I didn’t handle any of the developing myself. Nor did I shoot it for push/pull processing. They were processed normally by 37th Ave Photo.
There aren’t many black and white ISO 100 films left. Ilford and Lomography are the only manufacturers left who do it. But I found Acros 100 II to be better than both Earl Grey and Delta 100. Here’s an indirect comparison.
This photo above was shot with Delta 100 and a modern Zeiss Milvus series lens. It’s a beautiful photo and rendering, in my opinion. The darks are less inky than you get with Acros. And most importantly, it’s not as sharp. Some like that look. Delta 100 might be better for landscape photographers. I remember shooting lots of gorgeous photos with it and newer lenses.
Here’s Earl Grey shot on a Pentax 67. It’s sharp for sure. And it’s got a very low contrast look. The blacks are inkier for sure than Delta. Earl Grey is a film that’s very ideal for portraiture. There’s something about the tonality that I can’t really put my finger on.
Finally, here is Acros 100 II. Personally, this is my favorite emulsion. Look at this! Look at how it renders the light on Kevin’s face. Admire how sharp it is. But also, can we please appreciate how it renders the shadows in the background? Plus, carefully look at how much inkier the blacks are here. Acros 100 II is ideal for general photography. Fujifilm said that it even could be used for Astrophotography in their marketing after all!
This is a stellar looking film. Here are more image samples.
Fujifilm Acros 100 II is a film you’d liken to an old reliable for anything in your life. It’s the one that you can always come back to and will always enjoy. You’ll surely want variety at times, but there are some things that you’ll always enjoy. Fujifilm Acros 100 II will be just that for so many reasons. One thing, in particular, is how it handles highlights. You’ll get details, but you’ll also get some beautiful detail loss. It’s hard to hate on this film. Being the newest black and white film emulsion on the market at ISO 100, it’s hard to recommend another film over it. The formula was tweaked before release to make it even better. And Fujifilm did a great job with it. Again though, it’s a bit pricey. Then consider a roll of film and the cost of processing and scanning being around $30/roll.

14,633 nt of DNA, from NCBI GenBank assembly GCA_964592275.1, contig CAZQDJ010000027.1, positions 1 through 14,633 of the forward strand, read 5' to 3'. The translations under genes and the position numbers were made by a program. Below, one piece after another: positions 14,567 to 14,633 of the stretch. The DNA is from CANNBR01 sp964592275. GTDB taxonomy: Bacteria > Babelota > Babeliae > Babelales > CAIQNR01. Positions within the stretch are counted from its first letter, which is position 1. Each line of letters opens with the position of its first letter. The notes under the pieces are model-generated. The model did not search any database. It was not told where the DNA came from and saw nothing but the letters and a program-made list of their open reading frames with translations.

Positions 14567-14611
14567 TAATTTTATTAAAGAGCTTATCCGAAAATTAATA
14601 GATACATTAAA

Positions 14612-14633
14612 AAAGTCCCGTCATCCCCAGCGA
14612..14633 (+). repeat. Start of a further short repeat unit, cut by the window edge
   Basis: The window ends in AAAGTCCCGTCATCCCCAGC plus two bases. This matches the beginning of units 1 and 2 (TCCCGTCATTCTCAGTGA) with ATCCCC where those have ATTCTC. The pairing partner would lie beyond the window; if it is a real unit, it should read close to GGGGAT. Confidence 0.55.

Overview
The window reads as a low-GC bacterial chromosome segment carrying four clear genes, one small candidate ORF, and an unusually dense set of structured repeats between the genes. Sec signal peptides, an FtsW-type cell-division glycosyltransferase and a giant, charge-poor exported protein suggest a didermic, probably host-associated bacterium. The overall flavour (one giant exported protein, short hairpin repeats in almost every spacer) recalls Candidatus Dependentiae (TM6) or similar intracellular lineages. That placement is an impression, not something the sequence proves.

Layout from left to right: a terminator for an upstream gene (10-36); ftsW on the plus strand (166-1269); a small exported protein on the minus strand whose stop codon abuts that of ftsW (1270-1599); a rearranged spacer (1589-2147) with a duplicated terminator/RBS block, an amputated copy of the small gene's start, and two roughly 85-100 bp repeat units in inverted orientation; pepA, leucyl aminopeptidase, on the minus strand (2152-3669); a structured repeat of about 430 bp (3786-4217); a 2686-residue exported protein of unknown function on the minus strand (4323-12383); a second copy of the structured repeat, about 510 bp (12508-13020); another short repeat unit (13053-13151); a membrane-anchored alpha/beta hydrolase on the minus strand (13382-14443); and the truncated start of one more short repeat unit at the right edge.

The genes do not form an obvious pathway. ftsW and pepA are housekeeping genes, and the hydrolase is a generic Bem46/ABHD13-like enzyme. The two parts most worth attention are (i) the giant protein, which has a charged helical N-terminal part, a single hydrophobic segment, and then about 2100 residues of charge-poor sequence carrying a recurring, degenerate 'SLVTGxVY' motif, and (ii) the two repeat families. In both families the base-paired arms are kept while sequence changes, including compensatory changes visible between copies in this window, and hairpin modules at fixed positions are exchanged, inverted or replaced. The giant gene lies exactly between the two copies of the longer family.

Make no mistake, Fujifilm Acros 100 II is a fun film to use. And it’s a novelty that you’ll use for sure. It’s probably best to process and scan at home if you can. Fujifilm Acros 100 II made me fall in love with the film shooting process all over again. I took a break from it for cost reasons, but it’s a great process that keeps us in the moment and not glued to digital screens. Would I shoot this film again? For sure. But I think I’d do it for something really important. Or I’d do it if I had a gig where I knew I’d make money back.
Still, it’s now one of my favorite black and white films. Fujifilm Acros 100 II goes for around $11.99 a roll typically. Give it a shot.